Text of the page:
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When you hear the term, Application Lifecycle Management (ALM), you likely think about the process that a software application goes through from the initial vision to the product’s eventual sunset. But there’s a way to effectively tweak this model and capitalize on technology companies’ expertise to shorten development time and maximize revenue.
In this post, we’ll touch on what ALM is, how to maximize your application’s lifespan and value, and how an assessment program can keep your company on the leading edge of your industry.
Application Lifecycle Management is a framework for managing the lifecycle of an application, from initial idea through development, maintenance, and eventual retirement. It’s a much more organized way of guiding the career of a software application.
The definition for Application Lifecycle Management should not be confused with the Software Development Lifecycle (SDLC). SDLC informs the way the actual coding is done, whereas ALM takes a broader view. An organization’s SDLC will come into play several times over the course of an ALM cycle.
Standard Application Lifecycle Management
The lifecycle of developing an application, bringing it to market, and later switching to the next generation has not changed much over the years. To fully understand how software lifecycle management can be improved upon, let’s first go over the traditional model.
First, in the development phase, most of the capital is spent as the organization’s resources get maximally invested in bringing the vision to life. Revenue is not yet coming into the company in this phase, and the length of time needed for development is often quite long.
During the distribution phase, or go-to-market, the organization can start to realize revenue as the product gets sold. Revenue will ramp up quickly during initial promotion and sales and then will naturally begin to level off. In some cases, the organization may hear about needed improvements from end-users, but they don’t have the expertise or resources to upgrade the product. This may push the product to maturity faster than the organization had planned.
Towards the end of the distribution phase, the application begins to approach its maturity stage in the lifecycle. The organization now has an important choice: further develop the existing application or shift to the next generation.
Improved Model for Application Lifecycle Management
As an application developer, your goal for an existing application is to continuously innovate, provide differentiation, and extend the life of the application. Then, by extension, you increase profit. But there’s another opportunity to add a new layer into standard ALM and maximize your application’s life.
The idea is to minimize the development phase, maximize the distribution phase, and stretch out the amount of time that revenue is steadily coming in. How is this accomplished? By adding an assessment program to your process.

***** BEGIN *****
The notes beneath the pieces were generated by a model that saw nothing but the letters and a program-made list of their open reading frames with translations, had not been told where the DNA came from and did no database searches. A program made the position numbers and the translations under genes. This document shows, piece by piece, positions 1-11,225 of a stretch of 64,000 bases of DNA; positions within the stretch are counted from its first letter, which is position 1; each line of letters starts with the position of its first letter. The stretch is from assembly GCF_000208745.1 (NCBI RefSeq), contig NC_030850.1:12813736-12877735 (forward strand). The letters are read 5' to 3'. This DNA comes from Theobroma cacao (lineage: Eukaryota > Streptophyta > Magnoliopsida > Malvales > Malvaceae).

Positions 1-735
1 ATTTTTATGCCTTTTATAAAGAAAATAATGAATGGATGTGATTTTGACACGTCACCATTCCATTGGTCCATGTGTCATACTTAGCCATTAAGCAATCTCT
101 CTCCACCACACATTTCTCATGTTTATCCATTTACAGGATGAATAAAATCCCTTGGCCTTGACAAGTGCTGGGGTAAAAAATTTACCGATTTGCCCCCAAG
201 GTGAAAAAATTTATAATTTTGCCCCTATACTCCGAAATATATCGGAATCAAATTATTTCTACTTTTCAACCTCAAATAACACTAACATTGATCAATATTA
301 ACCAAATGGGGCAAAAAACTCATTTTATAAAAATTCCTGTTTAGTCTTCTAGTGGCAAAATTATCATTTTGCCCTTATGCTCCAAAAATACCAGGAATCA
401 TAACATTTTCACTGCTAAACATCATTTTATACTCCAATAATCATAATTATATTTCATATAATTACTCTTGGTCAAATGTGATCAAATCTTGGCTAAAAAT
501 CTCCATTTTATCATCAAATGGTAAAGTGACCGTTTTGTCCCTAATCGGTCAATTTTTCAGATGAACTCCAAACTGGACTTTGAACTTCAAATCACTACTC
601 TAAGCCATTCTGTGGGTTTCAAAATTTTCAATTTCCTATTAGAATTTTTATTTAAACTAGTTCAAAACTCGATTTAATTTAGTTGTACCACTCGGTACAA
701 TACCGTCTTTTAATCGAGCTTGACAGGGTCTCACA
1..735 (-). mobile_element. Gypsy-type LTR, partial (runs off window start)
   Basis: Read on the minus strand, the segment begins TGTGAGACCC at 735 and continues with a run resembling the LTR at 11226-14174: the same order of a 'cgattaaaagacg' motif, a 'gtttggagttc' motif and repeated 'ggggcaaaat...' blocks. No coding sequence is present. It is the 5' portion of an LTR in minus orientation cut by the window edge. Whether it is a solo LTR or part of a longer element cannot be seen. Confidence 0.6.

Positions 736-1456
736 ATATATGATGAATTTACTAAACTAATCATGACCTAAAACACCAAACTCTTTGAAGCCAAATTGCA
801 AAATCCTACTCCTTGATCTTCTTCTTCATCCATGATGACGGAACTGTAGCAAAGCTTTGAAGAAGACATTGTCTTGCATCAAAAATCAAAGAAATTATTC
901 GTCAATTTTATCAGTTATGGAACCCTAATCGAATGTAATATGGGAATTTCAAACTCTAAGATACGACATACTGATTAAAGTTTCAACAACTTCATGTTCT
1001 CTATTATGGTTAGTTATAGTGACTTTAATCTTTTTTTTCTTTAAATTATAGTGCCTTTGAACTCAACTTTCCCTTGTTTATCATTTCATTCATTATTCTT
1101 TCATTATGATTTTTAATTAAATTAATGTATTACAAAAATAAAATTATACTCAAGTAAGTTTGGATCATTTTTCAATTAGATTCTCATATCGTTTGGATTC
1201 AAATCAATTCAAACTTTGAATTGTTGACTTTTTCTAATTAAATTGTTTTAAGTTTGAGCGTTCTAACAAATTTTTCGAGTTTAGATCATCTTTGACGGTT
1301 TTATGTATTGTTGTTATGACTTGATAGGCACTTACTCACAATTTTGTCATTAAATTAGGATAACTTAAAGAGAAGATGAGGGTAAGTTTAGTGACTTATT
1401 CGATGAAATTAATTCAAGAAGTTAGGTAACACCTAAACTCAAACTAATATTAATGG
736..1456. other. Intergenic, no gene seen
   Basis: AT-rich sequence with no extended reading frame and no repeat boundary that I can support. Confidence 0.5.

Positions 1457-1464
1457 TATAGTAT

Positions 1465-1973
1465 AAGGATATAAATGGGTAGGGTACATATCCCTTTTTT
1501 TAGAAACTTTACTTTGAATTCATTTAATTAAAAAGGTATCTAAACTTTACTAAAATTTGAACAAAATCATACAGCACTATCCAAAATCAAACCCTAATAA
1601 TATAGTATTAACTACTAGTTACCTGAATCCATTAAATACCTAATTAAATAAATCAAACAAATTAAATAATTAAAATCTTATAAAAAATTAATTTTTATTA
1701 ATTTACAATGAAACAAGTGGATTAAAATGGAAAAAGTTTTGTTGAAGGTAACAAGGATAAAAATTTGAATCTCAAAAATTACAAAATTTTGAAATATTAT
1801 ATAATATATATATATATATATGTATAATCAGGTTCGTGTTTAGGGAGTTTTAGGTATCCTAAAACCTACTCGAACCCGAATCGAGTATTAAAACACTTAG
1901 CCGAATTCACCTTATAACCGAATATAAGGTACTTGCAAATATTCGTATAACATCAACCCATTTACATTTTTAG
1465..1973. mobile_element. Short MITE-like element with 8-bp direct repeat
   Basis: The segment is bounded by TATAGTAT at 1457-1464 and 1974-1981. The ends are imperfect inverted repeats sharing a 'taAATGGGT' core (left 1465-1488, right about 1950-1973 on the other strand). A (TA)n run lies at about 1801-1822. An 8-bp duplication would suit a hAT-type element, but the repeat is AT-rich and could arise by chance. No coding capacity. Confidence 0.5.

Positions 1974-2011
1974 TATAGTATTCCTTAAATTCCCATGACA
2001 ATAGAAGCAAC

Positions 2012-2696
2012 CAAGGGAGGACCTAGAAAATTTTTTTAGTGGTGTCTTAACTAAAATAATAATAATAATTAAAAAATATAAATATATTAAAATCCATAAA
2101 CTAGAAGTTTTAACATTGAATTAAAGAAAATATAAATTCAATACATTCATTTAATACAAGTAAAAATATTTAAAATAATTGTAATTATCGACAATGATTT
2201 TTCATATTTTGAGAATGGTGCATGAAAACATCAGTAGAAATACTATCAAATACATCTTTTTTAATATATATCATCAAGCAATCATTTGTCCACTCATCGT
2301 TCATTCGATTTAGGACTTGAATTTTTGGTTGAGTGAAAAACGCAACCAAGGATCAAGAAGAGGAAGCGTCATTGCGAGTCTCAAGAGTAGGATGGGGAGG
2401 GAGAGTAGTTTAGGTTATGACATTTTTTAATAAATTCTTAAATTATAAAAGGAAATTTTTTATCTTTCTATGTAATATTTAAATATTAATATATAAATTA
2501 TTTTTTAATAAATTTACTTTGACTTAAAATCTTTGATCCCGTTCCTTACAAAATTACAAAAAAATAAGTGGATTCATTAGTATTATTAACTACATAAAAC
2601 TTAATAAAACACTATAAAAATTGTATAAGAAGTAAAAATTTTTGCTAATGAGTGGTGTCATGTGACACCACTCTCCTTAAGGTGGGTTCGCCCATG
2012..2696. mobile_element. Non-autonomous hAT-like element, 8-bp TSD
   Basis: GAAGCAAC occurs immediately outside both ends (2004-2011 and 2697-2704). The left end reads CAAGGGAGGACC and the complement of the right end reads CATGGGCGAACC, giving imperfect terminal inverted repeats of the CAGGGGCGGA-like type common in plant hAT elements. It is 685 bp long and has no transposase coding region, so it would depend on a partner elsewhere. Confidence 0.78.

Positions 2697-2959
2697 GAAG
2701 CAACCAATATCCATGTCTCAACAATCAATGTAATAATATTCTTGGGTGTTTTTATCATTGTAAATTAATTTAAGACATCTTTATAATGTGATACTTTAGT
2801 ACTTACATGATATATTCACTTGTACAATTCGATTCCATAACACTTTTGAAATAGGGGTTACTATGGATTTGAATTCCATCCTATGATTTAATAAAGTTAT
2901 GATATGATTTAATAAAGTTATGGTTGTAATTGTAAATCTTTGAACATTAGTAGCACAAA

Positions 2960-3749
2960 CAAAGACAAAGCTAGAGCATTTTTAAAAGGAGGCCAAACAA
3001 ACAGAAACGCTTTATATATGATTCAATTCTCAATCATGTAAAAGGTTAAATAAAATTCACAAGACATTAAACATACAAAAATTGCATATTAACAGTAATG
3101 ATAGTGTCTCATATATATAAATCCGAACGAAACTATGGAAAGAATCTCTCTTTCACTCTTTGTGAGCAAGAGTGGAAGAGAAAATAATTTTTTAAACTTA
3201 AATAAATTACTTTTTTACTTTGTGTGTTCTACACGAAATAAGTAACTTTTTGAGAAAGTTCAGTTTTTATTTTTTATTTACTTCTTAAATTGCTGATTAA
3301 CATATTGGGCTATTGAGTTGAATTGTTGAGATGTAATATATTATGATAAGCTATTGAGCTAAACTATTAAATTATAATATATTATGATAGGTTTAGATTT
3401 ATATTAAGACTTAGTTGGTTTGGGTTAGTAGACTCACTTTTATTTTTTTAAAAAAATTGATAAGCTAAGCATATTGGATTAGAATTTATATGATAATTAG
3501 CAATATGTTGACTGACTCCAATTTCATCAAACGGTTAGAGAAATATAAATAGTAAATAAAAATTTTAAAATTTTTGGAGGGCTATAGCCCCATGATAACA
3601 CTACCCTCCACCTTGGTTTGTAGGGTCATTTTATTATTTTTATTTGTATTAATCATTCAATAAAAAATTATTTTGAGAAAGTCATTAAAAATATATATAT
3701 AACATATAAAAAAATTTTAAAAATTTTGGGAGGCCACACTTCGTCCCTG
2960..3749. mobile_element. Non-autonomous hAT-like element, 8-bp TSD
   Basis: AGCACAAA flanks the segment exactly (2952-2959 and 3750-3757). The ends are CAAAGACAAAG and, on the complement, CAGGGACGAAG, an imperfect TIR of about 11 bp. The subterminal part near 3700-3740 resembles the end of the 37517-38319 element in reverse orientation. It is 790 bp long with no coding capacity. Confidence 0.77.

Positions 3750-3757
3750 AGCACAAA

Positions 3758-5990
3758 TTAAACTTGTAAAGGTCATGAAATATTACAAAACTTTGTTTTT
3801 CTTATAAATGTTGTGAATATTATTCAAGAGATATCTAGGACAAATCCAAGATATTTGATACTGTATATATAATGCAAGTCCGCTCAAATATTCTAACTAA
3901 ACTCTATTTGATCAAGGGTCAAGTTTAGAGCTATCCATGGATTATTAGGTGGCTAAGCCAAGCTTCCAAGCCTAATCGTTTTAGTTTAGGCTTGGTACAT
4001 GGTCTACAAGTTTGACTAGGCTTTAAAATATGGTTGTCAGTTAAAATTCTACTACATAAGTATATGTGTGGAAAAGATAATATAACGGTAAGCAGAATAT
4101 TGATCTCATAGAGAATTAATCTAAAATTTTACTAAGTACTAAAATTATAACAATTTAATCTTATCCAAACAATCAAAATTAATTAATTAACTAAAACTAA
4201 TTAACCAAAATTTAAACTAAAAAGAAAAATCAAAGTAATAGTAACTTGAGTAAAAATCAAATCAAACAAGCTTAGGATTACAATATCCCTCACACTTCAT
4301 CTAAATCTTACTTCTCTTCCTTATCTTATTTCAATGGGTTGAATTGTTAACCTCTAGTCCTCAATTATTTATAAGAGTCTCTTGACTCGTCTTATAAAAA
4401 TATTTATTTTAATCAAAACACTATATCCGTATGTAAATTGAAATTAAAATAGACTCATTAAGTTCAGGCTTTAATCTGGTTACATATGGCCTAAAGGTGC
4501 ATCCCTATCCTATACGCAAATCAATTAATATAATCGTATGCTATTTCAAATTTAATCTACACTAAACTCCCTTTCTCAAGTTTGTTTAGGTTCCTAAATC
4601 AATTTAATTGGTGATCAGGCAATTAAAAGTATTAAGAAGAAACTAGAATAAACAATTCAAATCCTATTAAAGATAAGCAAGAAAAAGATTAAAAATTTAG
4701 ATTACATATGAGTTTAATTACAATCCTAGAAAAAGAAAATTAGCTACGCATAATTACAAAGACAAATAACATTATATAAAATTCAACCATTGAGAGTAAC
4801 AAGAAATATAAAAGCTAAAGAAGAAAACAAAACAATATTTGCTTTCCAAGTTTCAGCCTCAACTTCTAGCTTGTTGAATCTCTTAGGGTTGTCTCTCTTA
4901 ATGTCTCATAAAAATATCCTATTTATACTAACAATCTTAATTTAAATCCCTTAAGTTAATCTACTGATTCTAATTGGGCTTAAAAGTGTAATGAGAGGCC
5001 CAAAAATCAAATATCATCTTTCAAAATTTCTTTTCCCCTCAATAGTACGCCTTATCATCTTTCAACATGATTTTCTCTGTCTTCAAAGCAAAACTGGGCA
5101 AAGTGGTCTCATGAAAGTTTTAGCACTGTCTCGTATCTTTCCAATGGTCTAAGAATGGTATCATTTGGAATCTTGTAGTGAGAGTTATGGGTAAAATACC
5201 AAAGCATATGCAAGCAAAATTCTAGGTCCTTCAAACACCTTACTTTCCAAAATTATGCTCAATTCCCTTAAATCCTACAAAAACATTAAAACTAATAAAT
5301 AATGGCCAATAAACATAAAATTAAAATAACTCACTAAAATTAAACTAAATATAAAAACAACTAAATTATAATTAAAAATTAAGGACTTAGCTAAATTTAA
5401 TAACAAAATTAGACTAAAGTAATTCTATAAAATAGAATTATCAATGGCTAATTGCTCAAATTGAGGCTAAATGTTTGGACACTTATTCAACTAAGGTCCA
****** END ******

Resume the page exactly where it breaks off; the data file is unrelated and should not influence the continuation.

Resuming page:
What is an Assessment Program?
An assessment program is a consulting service that assists organizations in maximizing the life of their technologies. A solution advisor begins working with the application developer right from the beginning of the lifecycle.
In the first phase, the organization works with a 3D application solution advisor to follow a development program. The solution advisor helps to guide the development by recommending and providing the use of critical, time-saving components in the application. The associated costs will be a little higher at first when using this model. However, the development phase shortens when partnering with a solution advisor. This allows for faster time to market and brings the organization to the revenue state more quickly, helping offset costs.
It’s during the distribution phase that a solution advisor’s partnership becomes fully realized. During this phase, the client is gathering feedback from their end-users about their new product. They share this feedback and their roadmap with their solution advisor, who makes recommendations for additional components or extra layers of functionality for the product.
A trusted partner in innovation will assist in finding add-ons, new benefits, and modifications. These potential innovations help maximize your return on investment through extended life for your application. In this model, even more value is provided over the lifecycle of your application. This way, when the application finally enters maturity, the organization knows they have done everything they can to innovate the product and can now confidently move to the next generation phase.
Regular checkpoints are established during this process. Part of the assessment is that the solution advisor is continually checking the alignment of the client’s roadmap with their own. The beauty of this partnership is having a solution advisor assessing your product’s end-user expectations and reacting in real-time to extend the relevance and value of your product beyond the typical revenue generation period.
Putting an assessment program in place during your ALM results in a true partnership. It’s long-standing and based on continuous exchange, alignment, and trust. When engaged in this partnership, application developers can be assured that their 3D interoperability or 3D modeling technology is implemented in a robust and performant manner.